I’ve been busy writing a literature review on the use of media and technology to teach kids with Autism Spectrum Disorder (ASD). I am new to this field and my thoughts are not based on classroom experience, so I welcome comments from people in the trenches. What struck me as I finished the paper was the importance of always questioning your assumptions, particularly as I read some of the earlier papers on autism. I thought I’d share some of my research on emerging technologies; the link to the complete paper is at the end of the article.
Emerging technologies as platforms for learning games
Emerging technologies create opportunities to expand the use of computer interfaces to create novel educational games for children with ASD. Platforms to consider include mobile devices, natural user interfaces (reliant on touch and gesture to display three-dimensional images) and robotics.
Increasingly, computer games are mediated via iPods and smartphones or tablet devices. One of the advantages of tablet devices, besides allowing users to use touch and gestures to get rapid device feedback, is the potential to use the device to engage more than one user at a time in a social way. A particularly sophisticated example of such a device was used by Gal et al. (2009).
Gal et al. adapted the MERL DiamondTouch table, which includes a multi-user, touch-and-gesture-activated screen, to display story scenarios to high-functioning children with ASD. The children were able to participate in the creation of their own stories using the interface to manipulate objects and characters using gestures. Study participants displayed a reduced number of autistic behaviors (a decrease in the number of repetitive movements) and an increase in social interactions (e.g., responding to other children, proposing actions, and expressing interest in others). The authors hypothesize that the system is effective because it “presents an environment that is stimulating to the child, but also helps him block distractions; an environment that enforces collaboration, but also enables individual work” (Gal et al., p.81).
The video below doesn’t show the Merl DiamondTouch table adapted for this study, but it gives you a feel for what the interface can do.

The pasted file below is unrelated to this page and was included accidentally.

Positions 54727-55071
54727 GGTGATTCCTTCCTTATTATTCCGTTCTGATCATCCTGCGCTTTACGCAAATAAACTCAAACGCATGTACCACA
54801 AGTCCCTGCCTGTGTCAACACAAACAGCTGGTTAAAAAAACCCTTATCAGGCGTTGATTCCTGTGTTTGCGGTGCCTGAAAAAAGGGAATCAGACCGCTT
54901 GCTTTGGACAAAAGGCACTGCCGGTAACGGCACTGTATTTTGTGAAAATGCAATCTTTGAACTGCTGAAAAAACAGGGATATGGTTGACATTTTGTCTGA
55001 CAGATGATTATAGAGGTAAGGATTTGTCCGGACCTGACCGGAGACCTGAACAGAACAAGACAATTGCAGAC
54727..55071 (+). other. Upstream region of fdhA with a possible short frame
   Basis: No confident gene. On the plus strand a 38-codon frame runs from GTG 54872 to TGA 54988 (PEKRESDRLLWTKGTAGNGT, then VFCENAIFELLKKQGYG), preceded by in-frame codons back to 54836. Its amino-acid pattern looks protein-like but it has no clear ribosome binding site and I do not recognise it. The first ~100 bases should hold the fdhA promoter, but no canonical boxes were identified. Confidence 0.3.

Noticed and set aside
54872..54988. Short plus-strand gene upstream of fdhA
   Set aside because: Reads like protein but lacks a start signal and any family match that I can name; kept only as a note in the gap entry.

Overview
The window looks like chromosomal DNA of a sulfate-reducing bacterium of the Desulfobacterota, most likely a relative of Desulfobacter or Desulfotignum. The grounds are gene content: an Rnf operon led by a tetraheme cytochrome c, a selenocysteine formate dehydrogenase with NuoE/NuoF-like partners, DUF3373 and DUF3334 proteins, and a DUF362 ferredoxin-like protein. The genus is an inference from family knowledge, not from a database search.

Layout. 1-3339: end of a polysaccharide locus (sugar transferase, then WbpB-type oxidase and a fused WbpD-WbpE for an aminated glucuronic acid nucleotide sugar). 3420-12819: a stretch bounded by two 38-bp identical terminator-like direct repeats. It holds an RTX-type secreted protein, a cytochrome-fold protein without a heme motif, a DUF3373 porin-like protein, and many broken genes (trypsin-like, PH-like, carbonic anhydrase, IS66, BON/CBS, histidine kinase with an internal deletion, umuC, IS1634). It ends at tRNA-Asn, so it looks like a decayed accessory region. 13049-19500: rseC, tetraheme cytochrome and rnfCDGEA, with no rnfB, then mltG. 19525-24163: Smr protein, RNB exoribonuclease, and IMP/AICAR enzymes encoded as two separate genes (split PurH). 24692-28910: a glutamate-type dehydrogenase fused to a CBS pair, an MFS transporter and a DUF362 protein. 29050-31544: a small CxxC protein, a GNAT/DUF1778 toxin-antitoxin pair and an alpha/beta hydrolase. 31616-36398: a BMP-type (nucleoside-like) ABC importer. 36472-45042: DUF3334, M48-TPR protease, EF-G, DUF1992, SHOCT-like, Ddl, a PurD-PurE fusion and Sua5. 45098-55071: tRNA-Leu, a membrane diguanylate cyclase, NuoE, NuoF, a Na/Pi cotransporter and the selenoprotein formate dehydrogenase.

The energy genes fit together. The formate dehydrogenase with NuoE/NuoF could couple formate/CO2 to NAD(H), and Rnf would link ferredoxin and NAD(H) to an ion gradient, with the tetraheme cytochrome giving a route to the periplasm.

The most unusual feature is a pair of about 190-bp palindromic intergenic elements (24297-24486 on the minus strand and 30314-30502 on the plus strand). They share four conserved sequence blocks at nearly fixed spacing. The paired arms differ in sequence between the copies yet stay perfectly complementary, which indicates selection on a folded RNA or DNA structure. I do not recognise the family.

Robots also have been explored as different sort of computer interface for mediating learning interactions in a playful way. Studies have shown that children with ASD may find robots to be suitable interaction partners even when they don’t have human features. In one study reporting the development of a prototype, robots shaped like trucks included motion detectors and bumper switches, allowing them to reverse on contact (Graham-Rowe, 2002). The robots could thus engage in play games resembling tag and follow-the-leader. Additionally, the robots were designed to include a point resembling eyes and could help children learn to maintain eye contact because they would have to face the robot in order for it to sense their movements (Graham-Rowe).
Backarova, Gillessen, and Feijis (2009) demonstrated that 12 children with ASD were willing to play with robotic objects, even when their representations were quite abstract, i.e., in the form of block-like elements that displayed different colored lights in a proximity-dependent manner. Creating a building or other structure from the blocks would create a pleasingly lit construction. The researchers propose using these robotic objects as mediators of shared play (Backarova et al.).
Other investigators have looked at more humanoid robotic constructions. In one study, the robot model was configured to resemble a doll and included sensors and motors allowing it to move, sense motions, and recognize gestures and respond to them (Dautenhahn, 2003). A potential use of the robot is to allow children to play games requiring eye contact, imitation, and taking turns. The robot was used in preliminary studies with five children with ASD to establish that they were not afraid of them, were motivated to play with the robot, and were not distressed when the robot did not act in a completely predictable manner (Dautenhahn). While these studies have not demonstrated the learning effectiveness of these robots, they do point out that children with ASD may be receptive to using play objects that are not completely representational or predictable in learning games.